Are you prepared for an emergency? As we enter another National Safety Month, I thought it fitting to discuss how the chemical industry prepares for emergencies and unforeseen circumstances due to natural, human-caused, or technological hazards.
Each of us has an emergency plan for our household involving the safety of our family, an evacuation plan, lines of communication, and even recovery. Industrial plants and facilities take emergency planning to a much deeper level. We will discuss the components of an Emergency Response Plan and hopefully trigger a discussion about disasters that you may have never considered.
The first step in preparation, which happens long before an emergency, is risk assessment. Have you identified potential emergency situations?
- Natural Hazards: Planning for a response to natural hazards include those related to geographical location and local weather patterns. As we have recently learned, the risk associated with disease promulgation should also be considered.
- Human-Caused Events: Human error is inevitable and should be minimized through engineered or administrative controls. Although it may be easy to dismiss, intentional human acts of destruction should also be reviewed.
- Technological Hazards: Sometimes, systems fail. Consideration should be given to utility failure or disruption of services.
Risk assessment and emergency planning begin with the design of the site and safety systems.
Engineering includes multiple layers of safety to prevent process upsets. Industry standards are used for building dikes around large tanks to keep floodwaters out or contain tank contents. Tall structures are designed to withstand hurricane-force winds or the added weight of snow. Electrical equipment is located above flood zones. Safe havens are provided. Site security, physical and cyber, protects against deliberate acts. Backup generator power is provided in the event of electrical failure. These are just a few protective measures taken before an emergency happens.
When a disaster strikes, reaction time is critical. Written emergency plans with step-by-step actions should be in place for different types of scenarios. The response is different when the event is predictable versus unpredictable. The plans should cover when a response is confined to the site versus when the local community is affected. Drills must be conducted regularly. Action plans should include local government leaders and first responders. Personnel specific actions should also be included with pertinent contact information to ensure the surrounding communities are protected and informed.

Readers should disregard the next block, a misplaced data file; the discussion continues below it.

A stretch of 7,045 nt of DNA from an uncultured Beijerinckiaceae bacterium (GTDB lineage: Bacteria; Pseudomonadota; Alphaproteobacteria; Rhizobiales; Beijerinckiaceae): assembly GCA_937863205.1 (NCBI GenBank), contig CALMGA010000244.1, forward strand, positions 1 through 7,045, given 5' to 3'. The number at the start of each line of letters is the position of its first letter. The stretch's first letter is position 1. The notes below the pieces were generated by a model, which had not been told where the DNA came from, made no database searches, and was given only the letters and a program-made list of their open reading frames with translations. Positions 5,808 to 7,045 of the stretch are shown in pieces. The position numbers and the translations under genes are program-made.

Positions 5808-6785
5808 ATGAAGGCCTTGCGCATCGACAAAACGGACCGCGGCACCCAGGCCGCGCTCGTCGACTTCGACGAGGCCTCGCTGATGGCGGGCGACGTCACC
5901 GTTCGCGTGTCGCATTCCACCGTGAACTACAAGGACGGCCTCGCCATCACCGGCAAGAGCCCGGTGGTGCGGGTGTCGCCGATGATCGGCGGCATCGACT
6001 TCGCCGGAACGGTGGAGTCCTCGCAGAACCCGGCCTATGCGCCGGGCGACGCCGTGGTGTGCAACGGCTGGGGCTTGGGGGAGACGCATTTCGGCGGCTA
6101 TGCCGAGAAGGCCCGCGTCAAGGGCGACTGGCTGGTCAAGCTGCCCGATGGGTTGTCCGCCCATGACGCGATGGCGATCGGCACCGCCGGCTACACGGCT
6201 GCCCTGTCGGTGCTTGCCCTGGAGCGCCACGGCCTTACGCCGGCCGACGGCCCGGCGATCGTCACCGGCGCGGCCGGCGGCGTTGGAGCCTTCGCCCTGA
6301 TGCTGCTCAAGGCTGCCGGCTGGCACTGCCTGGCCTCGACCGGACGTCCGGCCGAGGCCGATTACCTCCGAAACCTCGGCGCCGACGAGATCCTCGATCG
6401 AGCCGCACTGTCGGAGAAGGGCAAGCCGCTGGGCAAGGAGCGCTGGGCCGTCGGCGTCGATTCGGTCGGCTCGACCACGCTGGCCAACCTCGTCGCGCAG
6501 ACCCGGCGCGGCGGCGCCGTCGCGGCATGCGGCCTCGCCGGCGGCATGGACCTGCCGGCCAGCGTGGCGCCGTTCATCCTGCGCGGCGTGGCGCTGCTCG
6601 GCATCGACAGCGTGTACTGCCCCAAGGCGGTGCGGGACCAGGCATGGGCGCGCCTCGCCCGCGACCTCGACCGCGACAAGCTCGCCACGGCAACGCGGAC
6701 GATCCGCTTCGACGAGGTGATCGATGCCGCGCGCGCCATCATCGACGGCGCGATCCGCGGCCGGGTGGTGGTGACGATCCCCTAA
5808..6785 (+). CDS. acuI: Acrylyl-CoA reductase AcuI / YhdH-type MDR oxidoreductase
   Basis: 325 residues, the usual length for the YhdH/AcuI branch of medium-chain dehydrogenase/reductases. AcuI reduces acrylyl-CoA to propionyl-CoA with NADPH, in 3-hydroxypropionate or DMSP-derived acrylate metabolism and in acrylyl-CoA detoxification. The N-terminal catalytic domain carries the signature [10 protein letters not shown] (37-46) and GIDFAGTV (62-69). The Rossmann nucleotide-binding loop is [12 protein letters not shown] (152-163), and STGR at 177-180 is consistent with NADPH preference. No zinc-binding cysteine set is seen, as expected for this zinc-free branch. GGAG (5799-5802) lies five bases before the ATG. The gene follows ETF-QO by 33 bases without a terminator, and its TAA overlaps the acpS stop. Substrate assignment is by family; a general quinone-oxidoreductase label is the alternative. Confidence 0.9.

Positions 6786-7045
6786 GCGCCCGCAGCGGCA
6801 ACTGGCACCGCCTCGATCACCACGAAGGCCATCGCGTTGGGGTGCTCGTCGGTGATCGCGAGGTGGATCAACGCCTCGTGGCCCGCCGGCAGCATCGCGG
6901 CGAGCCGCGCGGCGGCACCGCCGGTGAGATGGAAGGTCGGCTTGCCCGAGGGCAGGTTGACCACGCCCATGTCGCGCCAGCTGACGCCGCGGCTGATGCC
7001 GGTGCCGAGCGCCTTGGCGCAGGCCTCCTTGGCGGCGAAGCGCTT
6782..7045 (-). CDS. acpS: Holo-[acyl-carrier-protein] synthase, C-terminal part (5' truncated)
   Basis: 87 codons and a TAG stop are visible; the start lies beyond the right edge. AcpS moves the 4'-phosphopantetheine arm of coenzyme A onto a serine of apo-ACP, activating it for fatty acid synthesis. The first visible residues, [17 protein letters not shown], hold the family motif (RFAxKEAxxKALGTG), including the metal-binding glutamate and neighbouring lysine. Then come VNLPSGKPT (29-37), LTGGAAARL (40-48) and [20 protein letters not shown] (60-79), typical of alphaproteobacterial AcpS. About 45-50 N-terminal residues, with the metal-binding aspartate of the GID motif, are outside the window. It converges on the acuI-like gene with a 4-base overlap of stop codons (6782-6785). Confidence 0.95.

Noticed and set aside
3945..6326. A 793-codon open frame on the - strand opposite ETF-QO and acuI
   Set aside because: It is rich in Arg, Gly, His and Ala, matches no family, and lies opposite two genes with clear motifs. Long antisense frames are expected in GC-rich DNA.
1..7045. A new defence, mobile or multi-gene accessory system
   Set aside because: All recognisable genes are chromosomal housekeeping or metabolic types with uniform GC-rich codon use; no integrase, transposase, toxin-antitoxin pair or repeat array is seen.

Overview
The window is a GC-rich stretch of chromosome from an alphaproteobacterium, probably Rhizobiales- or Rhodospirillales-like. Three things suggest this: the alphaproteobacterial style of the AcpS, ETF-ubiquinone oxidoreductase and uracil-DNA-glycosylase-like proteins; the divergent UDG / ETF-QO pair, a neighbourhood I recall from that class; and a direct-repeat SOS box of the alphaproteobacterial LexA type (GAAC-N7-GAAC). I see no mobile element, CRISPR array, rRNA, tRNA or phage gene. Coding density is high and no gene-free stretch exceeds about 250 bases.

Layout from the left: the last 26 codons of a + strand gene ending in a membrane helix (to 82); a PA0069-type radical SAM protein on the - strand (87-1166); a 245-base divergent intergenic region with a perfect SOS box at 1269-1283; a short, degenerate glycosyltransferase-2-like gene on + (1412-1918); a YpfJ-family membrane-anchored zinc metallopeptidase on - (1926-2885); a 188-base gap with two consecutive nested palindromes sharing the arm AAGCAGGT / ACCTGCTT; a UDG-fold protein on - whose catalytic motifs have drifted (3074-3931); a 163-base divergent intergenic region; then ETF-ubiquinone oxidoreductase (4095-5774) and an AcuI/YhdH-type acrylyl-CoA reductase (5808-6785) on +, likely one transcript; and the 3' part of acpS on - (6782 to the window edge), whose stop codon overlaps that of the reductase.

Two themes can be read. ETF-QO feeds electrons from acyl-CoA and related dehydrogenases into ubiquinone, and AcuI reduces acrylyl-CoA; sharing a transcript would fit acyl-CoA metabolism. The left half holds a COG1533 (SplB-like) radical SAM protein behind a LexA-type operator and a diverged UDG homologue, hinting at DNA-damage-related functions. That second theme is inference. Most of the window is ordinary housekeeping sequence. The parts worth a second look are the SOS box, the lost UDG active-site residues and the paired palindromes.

When a disaster is anticipated, such as impending severe weather, chemical operations are cut back or shut down completely. The process is slow and controlled to ensure the safety of personnel and to minimize emissions. Tank contents are emptied, and inventories reduced. Non-essential personnel are sent home, with only a small crew on-site to monitor the facility. They are in constant communication with management and emergency responders.
Emergency plans for chemical facilities are different when the event is unpredictable – alarms will alert personnel and nearby communities, and immediate shelter-in-place orders may be given. Trained first responders will react quickly, whether it is a practiced response to the quick onset of an upset condition or promptly giving first aid. Although no one wants to experience this type of emergency, preparation is the best defense.
The emergency plan does not stop at the response. It should include recovery planning. Once the disaster threat has subsided, coming back online may take days or weeks, including securing the facility and inspecting for damage; clearing debris from the facility; checking equipment for leaks; complying with OSHA standards before personnel return to work. If the damage is widespread in an area, the start-up cannot begin until the industry infrastructure is in place. Before a disaster, identifying a response team to assess, clean-up, and make temporary repairs after a disaster is critical to minimizing downtime or further damage. The return to service is closely monitored until normal operations are resumed.
The chemical industry is prepared to keep its employees and the community safe. The method is an emergency response plan covering risk assessment, disaster response planning, communication, and recovery. Is your emergency plan up to par? Please contact the engineers and safety experts at Adley Services for a Risk Assessment and Emergency Plan review.